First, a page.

I transferred to a different school, changed majors, and cut back on my course load to make things easier on myself. The rashes finally went away, my depression improved, life got easier to cope with. But I was still just coping. As with the allergies, these other symptoms were slowly becoming a way of life. I scheduled my life to work around the insomnia. When I had early classes, I'd just stay up all night, come home a zombie at the end of the day, and sleep until my evening class the next day.
In the mean time, the issues apparently caused by my blood pressure got worse. And they developed a schedule. About once a month I would have a spell lasting anywhere from a few days to a week wherein the fatigue would be all but debilitating. It seemed an immense effort just to get up and walk to the bathroom, and when I did I would get so dizzy that I would walk into things, so weak that I was afraid I would just fall over. My entire body would ache, like I had the flu, and I would get headaches so bad that it hurt to blink. I monitored my blood pressure during these periods, and as it was always low, I assumed that was the cause.
Still, I knew this was not just the orthostatic hypotension I had been previously diagnosed with. I made several trips to various doctors during these spells, and every time they would tell me my blood pressure was great, look me over, and send me off with no explanation. No one seemed to think it was anything to be too concerned with. When I finally got someone to take me seriously, I was overjoyed. One doctor finally ran blood tests, did and EKG, and even sent me for a CT scan. The blood tests were fine, the EKG showed a minor arrhythmia that I'd probably always had, and the CT scan showed some severely congested sinuses. That was his explanation for the entire thing. It was just a really bad sinus infection. I got a round of antibiotics, and sure enough, things got better.
Until the next spell. Things steadily got worse. I started having heart palpitations and episodes of tachycardia on top of everything else. The spells started lasting longer--up to two and half weeks. And what had previously only affected my body began to wreak havoc with my mind as well. I would walk into a room and forget why I was there. I often forgot what day it was. I had trouble speaking, couldn't find the word I was looking for or would flip words around. I tried to write down the date and had to think really hard about what year it was. I was beginning to think it was time to see someone again, but what was the point? Why waste the time and money when they probably wouldn't do anything anyway?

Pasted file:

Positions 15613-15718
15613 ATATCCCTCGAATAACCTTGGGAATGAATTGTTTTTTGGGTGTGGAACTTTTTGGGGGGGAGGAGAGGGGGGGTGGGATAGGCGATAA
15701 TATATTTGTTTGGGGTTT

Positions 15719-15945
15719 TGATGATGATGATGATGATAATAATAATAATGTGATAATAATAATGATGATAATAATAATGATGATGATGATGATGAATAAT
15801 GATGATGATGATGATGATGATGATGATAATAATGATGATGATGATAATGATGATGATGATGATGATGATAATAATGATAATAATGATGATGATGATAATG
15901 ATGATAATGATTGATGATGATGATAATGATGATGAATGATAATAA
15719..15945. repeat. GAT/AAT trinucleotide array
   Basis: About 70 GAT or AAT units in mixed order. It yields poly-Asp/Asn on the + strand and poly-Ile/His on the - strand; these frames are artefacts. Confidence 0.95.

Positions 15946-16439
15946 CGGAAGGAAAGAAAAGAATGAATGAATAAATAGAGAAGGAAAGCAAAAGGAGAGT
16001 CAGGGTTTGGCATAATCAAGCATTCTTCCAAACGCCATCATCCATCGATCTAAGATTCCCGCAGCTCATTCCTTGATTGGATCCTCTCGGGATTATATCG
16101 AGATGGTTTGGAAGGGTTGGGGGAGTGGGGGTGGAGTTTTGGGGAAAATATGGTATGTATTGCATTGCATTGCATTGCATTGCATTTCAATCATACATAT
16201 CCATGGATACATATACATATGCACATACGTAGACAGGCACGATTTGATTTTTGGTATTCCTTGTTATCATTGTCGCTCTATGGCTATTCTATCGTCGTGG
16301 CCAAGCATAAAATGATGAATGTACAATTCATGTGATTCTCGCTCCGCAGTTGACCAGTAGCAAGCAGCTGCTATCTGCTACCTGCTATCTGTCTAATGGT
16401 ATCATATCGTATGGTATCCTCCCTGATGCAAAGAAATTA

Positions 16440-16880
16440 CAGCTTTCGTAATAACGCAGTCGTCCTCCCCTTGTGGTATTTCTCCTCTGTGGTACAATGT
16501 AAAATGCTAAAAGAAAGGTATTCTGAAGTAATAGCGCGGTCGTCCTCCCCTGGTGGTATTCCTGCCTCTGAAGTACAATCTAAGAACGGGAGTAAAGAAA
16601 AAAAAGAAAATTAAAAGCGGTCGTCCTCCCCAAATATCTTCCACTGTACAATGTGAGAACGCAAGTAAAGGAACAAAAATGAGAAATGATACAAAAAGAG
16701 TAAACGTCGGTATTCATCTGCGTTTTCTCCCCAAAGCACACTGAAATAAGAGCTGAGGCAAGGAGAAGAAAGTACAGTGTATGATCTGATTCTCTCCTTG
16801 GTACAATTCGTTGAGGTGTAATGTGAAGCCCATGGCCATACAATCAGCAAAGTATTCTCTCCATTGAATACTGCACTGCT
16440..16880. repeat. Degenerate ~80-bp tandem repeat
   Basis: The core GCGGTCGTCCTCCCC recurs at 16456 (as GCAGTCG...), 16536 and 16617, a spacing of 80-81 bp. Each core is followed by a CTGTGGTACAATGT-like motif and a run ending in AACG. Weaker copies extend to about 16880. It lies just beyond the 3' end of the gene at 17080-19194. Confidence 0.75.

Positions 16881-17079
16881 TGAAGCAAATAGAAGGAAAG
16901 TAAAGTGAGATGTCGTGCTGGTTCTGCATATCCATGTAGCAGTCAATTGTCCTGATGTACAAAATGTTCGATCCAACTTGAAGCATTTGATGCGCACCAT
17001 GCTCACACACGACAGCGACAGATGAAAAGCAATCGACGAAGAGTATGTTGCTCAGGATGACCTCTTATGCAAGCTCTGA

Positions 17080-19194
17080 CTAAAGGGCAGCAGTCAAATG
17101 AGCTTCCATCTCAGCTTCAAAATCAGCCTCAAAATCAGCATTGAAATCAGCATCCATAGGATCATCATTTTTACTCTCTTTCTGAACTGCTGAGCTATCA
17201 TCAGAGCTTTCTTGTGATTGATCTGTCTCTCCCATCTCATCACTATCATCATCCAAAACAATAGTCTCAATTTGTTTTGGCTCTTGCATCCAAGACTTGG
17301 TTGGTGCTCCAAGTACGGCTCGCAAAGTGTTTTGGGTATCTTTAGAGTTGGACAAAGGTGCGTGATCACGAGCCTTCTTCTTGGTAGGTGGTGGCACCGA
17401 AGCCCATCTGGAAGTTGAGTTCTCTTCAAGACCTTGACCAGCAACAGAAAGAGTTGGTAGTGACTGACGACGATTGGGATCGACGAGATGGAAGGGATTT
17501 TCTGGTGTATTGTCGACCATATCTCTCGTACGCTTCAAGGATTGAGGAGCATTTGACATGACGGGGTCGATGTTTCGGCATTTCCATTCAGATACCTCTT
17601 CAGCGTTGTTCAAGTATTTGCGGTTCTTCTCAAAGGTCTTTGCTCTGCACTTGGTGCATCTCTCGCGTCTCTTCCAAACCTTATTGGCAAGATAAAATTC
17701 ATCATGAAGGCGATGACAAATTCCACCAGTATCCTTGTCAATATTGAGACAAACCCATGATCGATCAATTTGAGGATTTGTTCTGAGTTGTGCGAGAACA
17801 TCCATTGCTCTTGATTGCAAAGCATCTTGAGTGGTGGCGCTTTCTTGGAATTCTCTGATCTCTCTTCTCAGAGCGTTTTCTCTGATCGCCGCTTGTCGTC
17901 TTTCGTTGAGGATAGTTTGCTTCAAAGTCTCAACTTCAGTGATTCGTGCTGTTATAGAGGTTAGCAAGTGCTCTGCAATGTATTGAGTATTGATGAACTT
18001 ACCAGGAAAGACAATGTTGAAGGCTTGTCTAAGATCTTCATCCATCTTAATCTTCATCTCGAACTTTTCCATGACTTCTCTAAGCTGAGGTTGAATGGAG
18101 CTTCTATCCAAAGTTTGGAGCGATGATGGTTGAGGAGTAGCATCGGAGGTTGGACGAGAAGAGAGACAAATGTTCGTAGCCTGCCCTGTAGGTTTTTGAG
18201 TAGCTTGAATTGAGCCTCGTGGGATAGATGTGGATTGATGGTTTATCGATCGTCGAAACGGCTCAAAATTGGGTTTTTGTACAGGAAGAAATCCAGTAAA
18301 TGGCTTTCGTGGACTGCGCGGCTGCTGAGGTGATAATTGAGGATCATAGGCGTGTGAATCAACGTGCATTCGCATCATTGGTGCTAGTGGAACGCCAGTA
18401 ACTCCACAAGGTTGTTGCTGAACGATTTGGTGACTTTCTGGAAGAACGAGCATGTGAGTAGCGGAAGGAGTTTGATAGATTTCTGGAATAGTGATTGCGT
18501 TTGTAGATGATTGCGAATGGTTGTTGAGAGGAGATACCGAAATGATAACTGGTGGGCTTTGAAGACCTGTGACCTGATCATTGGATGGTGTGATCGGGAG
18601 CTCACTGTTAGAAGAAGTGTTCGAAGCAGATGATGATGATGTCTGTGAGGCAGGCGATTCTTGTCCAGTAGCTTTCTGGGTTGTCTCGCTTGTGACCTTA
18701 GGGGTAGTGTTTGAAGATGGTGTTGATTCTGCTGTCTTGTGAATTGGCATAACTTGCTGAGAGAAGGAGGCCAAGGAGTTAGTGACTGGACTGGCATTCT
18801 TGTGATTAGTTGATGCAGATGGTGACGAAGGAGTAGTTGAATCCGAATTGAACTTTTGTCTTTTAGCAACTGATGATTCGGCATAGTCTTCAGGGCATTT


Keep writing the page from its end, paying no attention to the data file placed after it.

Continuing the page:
It was just like when I was a child, and my ankles or knees or wrists would start hurting and Mom would take me to the ER just to be sure I hadn't sprained or fractured something somehow. Every time the x-rays would come back fine and they'd tell me it was just growing pains. I got so tired of sitting in waiting rooms and going through the x-rays and examinations only to be told to just go home and take some tylenol that eventually I just stopped telling anyone when I hurt. It was something else that I just learned to live with. Those random aches and pains never went away, but I got so used to them that I really didn't think much of it anymore.
Until Mom started her research. She showed me the list of fibromyalgia symptoms in the book she was reading, and for a long time I just sat and stared at it. That was my life. That list may as well have been an autobiography or a self-portrait. It was all there. Everything I was feeling now, every recurrent complain I'd had from brittle nails to bladder infections, the depression, the anxiety, the pain I had lived with for so long. Even the allergies that seemed to have started it all.
Even without an official diagnosis, I feel like I finally have an explanation. I finally feel like there's hope, like there's something I can do. I don't have to just learn to live with this. There are treatments. I'm not just lazy, I'm not crazy, and I'm not alone.
Mar 07, 2009
Mar 18, 2013